Larger rollers can be used on legs, back, arms — pretty much anywhere that feels tight or sore. Typically firmer rollers are best for an intense, deep myofascial release. Rollers with protrusions are good to act as trigger points to release tension. If you aren’t sure which to buy, try them to see which is the most comfortable for you. After all, you aren’t likely to use it if you aren’t comfortable with it.


Consider these foam roller exercises to relieve pain and tension as listed on Prevention.com.

Massage Guns

White woman wearing black leggings and white shoes uses black massage gun on her right calf

If you have extra cash to spend, consider a massage gun which uses vibration to provide rapid bursts of pressure to hyper-target the tissue of a specific problem area. They are said to increase blood flow to a specific muscle area, which can help reduce inflammation and muscle tension. The downside is that they can be quite expensive. Theragun’s PRO model starts at $599 and Hypervolt Plus starts at $399. There are other knock-off models available at much cheaper prices.

Epsom Salt Soaks

White woman dips barefoot into running bath

On the contrary, here’s a post-work option that is very inexpensive: epsom salt soaks. Made up of magnesium and sulfate, epsom salt costs pennies on the dollar. The magnesium is known to decrease muscle soreness and speed up healing by reducing inflammation. Easy and inexpensive, epsom salt provides potential benefits with low risk to decrease inflammation and foot pain, and soaking in a warm bath is certainly relaxing.


Epsom salts can be purchased at pharmacies, grocery stores, big box stores, and online shops.

Good Postural Habits

Woman stands on left with poor posture; on right with correct posture

Regardless of which methods you choose to help manage your shifts, always have good postural habits while standing. 


The American Chiropractic Association recommends several general ergonomic tips which can affect posture to help reduce the chance of pain and injuries while standing.

  • Bear your weight primarily on the balls of your feet.
  • Keep your knees slightly bent.
  • Keep your feet about shoulder-width apart.
  • Let your arms hang naturally down the sides of the body.
  • Stand straight and tall with your shoulders pulled down and backward.
  • Tuck your stomach in.
  • Keep your head level. Your earlobes should be in line with your shoulders. Do not push your head forward, backward, or to the side.
  • Shift your weight from your toes to your heels, or one foot to the other, if you must stand for a long time.

Practicing good posture as well as smart foot and leg health can help give you the energy and ability to get through your shift and prevent future medical issues. Try these accessories alone or together to find what works best for you. It is a small investment in your health, but your feet will thank you!

Barefeet nestled within daisies
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Feeling Sore? Tips & Tricks to Help Foot Pain

Many people don’t think much about their feet -- until they hurt. Working in the laboratory on hard, typically concrete floors can be very taxing on the body. In honor of Foot Health Awareness Month, we’re here to guide you in finding foot comfort while working all day (and night!) in the laboratory.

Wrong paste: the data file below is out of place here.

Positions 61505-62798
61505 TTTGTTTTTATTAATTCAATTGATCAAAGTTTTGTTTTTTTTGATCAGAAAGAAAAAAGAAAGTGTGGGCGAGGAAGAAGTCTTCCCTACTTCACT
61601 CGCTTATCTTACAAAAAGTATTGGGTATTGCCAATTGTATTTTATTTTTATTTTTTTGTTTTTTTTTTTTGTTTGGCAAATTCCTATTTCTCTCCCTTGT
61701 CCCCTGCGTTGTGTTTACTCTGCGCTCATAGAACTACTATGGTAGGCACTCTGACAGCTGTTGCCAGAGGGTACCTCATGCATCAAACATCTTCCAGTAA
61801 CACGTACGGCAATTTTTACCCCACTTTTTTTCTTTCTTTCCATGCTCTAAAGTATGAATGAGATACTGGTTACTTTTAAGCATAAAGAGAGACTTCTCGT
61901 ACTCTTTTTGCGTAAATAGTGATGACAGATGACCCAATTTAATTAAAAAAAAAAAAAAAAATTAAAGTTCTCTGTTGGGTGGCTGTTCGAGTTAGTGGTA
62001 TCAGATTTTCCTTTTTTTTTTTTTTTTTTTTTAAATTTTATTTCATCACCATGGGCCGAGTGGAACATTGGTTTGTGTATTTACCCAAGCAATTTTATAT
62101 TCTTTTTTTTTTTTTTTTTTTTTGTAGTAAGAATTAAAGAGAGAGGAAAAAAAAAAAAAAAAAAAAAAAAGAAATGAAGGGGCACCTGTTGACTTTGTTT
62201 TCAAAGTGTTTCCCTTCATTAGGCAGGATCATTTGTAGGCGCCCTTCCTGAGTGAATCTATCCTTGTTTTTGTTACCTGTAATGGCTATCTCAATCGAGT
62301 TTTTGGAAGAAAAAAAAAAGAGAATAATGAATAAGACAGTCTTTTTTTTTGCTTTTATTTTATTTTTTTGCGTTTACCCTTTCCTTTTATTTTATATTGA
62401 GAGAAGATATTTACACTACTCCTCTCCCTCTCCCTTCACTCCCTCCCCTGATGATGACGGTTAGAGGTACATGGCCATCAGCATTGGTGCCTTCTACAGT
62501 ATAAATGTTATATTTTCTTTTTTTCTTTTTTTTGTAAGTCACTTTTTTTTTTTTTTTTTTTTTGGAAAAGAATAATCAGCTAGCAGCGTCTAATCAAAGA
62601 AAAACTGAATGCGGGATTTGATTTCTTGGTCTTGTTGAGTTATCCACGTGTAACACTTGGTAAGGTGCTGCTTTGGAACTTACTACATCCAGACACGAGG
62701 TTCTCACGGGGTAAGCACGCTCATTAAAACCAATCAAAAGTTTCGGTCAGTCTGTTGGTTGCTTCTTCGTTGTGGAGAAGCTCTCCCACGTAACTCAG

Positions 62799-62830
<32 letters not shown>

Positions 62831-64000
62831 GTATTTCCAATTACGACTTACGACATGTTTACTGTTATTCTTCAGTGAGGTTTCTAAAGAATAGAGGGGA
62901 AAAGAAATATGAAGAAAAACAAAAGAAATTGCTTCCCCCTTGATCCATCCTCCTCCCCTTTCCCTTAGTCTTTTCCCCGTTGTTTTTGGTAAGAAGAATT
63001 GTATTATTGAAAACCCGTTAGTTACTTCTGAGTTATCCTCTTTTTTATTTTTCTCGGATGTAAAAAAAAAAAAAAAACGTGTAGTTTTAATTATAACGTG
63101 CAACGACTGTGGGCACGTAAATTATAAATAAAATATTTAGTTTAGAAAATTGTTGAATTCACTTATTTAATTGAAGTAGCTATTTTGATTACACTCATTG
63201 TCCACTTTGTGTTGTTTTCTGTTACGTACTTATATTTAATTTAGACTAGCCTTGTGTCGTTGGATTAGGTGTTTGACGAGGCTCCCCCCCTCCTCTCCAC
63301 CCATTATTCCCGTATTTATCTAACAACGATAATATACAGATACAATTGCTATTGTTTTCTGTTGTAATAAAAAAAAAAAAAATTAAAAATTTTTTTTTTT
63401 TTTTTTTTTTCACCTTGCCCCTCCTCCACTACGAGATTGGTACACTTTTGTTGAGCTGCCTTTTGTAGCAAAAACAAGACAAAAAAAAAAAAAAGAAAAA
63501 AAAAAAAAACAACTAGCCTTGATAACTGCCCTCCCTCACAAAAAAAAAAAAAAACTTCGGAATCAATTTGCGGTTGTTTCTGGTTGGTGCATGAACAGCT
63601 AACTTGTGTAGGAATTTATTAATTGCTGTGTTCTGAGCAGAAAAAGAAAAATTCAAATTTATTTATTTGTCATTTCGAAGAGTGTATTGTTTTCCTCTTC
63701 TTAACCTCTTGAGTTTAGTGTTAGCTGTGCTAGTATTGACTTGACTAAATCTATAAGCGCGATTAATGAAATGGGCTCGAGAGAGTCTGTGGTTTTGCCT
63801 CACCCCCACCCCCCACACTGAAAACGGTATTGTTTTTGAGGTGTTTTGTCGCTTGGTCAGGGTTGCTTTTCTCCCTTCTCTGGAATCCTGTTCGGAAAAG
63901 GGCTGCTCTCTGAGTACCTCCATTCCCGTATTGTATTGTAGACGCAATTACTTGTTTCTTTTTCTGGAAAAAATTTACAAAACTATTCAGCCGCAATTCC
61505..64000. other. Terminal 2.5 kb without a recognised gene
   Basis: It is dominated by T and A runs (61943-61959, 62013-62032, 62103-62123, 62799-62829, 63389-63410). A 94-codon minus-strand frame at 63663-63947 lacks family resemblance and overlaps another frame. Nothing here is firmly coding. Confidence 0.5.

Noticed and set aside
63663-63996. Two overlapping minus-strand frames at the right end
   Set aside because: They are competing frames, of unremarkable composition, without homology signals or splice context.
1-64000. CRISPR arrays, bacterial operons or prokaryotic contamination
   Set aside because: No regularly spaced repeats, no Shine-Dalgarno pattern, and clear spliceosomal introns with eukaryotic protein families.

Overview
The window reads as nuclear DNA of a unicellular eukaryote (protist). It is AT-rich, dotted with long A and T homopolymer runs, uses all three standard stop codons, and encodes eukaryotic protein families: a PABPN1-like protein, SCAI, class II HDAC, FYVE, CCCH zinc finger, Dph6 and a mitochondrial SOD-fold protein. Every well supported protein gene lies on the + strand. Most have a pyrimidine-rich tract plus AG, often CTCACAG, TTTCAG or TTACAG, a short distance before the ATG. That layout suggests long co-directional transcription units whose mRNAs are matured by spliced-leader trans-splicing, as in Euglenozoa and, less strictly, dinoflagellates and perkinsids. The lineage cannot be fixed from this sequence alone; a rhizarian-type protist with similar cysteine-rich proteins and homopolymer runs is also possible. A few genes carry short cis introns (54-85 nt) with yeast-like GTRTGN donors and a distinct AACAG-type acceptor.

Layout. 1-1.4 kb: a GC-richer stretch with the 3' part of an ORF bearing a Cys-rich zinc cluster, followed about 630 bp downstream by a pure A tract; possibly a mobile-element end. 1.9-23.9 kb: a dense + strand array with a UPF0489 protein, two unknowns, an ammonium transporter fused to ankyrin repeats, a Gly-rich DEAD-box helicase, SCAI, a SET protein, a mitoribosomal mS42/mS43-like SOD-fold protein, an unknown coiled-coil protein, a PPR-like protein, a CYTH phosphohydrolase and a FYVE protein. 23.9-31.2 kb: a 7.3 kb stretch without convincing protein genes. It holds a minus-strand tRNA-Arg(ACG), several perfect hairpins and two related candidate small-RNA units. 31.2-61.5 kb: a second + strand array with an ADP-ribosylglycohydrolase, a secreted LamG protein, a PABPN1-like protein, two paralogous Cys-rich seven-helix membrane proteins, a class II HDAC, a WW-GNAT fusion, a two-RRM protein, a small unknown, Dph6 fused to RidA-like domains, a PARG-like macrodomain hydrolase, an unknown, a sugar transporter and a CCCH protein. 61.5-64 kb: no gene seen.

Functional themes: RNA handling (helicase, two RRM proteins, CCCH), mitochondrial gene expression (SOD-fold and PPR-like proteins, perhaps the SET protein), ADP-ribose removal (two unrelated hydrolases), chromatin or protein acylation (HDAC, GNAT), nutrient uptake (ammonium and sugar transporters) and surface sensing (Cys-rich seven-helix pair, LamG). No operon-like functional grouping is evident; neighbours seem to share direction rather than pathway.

Feeling Sore?

Tips & Tricks to Help Foot Pain
Part II

Karen DiDonato ⋅ April 19, 2021

In this second of a multi-part foot-related series, we will provide some suggestions for inserts that may provide support and may help ease the strain of standing and walking for many hours during your shifts.

Man sitting holding is bare foot

Of course we’re not doctors. We’re just providing suggestions based on experience and feedback from other healthcare professionals. We always recommend visiting a local running store for a full evaluation, and if you have problems with your feet that a running store can’t help tackle, please visit your doctor or a podiatrist.


While all running shoes come with some sort of insole, they can be flimsy and break down easily. If you have pain in your feet, legs, or joints after a long day of work, you may want to consider adding shoe inserts or even prescription orthotics.

Shoe Inserts

Grey shoe inserts with yellow bottoms sit on white floor

Shoe inserts, designed to improve comfort, are any kind of non-prescription foot support designed to be worn inside a shoe. Inserts can be very helpful for a variety of foot ailments, including flat arches and foot and leg pain. They can cushion your feet, provide comfort, and support your arches, but the APMA says they can’t correct biomechanical foot problems or cure long-standing foot issues; for that, a podiatrist is needed.

Some shoe inserts are rigid and supportive, and they are shaped to influence your foot by providing arch support or other structure. The most common types of shoe inserts are:

  • Arch supports: Some people have high arches. Others have low arches or flat feet. Arch supports generally have a “bumped-up” appearance and are designed to support the foot’s natural arch.
  • Insoles: Insoles slip into your shoe to provide extra cushioning and support. Insoles are often made of gel, foam, or plastic.  
  • Heel liners: Heel liners, sometimes called heel pads or heel cups, provide extra cushioning in the heel region. They may be especially useful for patients who have foot pain caused by age-related thinning of the heels’ natural fat pads.
  • Foot cushions: Do your shoes rub against your heel or your toes? Foot cushions come in many different shapes and sizes and can be used as a barrier between you and your shoe.